Out of the 412 defendants who have been charged in the Department of Justice’s huge national health care bust, Eric Snyder and Christopher Fuller, of Palm Beach, Florida, have been identified as two of the most outrageous scammers. The duo allegedly cheated Medicaid and other insurers out of $58 million.
Snyder ran a drug and alcohol dependency treatment center called Real Life Recovery, as well as a sober home called Halfway There Florida in Palm Beach County, Florida.
According to the Miami Herald, Fuller and other patient brokers received kickbacks from Snyder for recruiting addicts to get treatment at his facilities. Recruiters were purportedly encouraged to hunt down potential patients at Alcoholics Anonymous meetings and cheap motels, places where addicts are at their most vulnerable.
Investigators claim that patients were bribed to stay at the facility and undergo treatment with plane tickets, drugs, free rent and even trips to strip clubs.
Snyder could afford all of this because he was allegedly billing millions of dollars to Medicaid and other insurance providers for treatment that was unnecessary or never provided in the first place.
In order to maximize billing, Snyder allegedly asked his employees to do numerous illegal activities, including:
- Fill out intake forms for patients they hadn’t seen,
- Backdate treatment paperwork and sign off on incorrect records,
- Forge therapy attendance sheets and bill patients for sessions they did not attend, and
- Continue to bill patients even after they had left the facility.
In total, Snyder’s facilities billed $58 million over the course of five years.
Per the Palm Beach Post, the cornerstone of Snyder and Fuller’s scheme was to bill for expensive urine drug screening tests. Employees were allegedly told to test patients’ urine even when it was medically unnecessary.
Supposedly, samples were split up and sent to several labs and tested multiple times. Urine samples from the same patient were purportedly often double billed through both Halfway There Florida and Real Life Recovery.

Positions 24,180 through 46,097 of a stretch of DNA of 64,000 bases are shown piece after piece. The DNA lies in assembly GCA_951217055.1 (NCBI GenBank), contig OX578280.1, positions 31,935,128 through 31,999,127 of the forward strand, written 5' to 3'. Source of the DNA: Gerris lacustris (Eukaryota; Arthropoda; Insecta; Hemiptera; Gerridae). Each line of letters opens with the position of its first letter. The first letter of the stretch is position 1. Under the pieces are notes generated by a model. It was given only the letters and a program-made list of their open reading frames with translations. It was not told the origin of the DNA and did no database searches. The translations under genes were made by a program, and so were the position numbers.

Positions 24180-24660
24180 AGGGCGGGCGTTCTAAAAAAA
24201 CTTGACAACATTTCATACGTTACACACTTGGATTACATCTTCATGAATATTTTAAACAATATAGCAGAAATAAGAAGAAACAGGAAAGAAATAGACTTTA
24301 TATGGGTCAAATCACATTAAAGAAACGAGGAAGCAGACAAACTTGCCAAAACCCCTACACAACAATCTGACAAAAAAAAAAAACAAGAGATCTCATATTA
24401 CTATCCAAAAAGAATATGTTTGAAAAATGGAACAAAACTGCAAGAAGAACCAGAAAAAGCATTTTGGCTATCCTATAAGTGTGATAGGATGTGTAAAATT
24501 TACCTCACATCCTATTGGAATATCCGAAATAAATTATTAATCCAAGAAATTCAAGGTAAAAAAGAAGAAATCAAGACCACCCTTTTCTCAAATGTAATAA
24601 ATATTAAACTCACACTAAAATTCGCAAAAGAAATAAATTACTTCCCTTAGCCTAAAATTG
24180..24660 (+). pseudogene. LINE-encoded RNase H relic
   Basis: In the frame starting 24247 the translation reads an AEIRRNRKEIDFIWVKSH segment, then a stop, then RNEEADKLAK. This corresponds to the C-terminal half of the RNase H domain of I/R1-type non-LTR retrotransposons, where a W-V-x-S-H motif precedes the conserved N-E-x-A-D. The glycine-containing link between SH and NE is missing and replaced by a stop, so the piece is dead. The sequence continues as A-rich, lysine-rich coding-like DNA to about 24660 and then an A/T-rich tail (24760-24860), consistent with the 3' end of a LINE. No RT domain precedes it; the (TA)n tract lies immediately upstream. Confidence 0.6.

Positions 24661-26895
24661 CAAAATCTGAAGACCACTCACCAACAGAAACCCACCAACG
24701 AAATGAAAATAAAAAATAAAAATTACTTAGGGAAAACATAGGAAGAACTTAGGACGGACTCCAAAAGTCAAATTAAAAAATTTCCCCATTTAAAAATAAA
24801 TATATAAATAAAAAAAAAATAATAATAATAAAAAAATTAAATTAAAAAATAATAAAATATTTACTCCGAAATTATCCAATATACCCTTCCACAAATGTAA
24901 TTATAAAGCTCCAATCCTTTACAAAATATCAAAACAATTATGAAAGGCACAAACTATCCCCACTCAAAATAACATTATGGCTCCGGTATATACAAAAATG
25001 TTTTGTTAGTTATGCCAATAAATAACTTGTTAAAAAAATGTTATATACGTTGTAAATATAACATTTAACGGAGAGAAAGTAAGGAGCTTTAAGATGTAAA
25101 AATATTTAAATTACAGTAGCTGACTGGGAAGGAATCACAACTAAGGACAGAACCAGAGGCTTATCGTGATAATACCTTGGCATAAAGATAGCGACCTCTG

Employees were even instructed to mix and alter samples so the same results wouldn’t come back from the lab over and over again.
The Palm Beach Post has been following Snyder since December 2014, when Halfway There Florida and Real Life Recovery were raided by the FBI. According to the paper, Snyder is a former drug addict who moved to Florida in 2009 for rehab. He is originally from New Jersey.
Fuller has supposedly been in trouble with the law many times, with charges ranging from disorderly conduct to prostituting women. The fraud complaint includes allegations from parents of addicts who asked Fuller for help, only to receive mistreatment and demands for exorbitant amounts of money.
Those parents say that Fuller’s behavior led to the deaths of their children.
Snyder originally caught the attention of the IRS because he had $2 million in unpaid back taxes, but the real nail in the coffin was a whistleblower—the former Director of Operations for Real Life Recovery—who alerted the FBI to the rampant health care fraud happening at the facilities.
Thanks to the whistleblower calling attention to Snyder and Fuller’s fraud, they will face federal court arraignments at the end of the summer.
If you have information about healthcare providers billing Medicaid or Medicare for medically unnecessary services, medical double billing schemes, lab test scams or physician kickbacks, you could be eligible for a substantial cash whistleblower award. Learn more about Florida Medicaid whistleblowers or call or email us.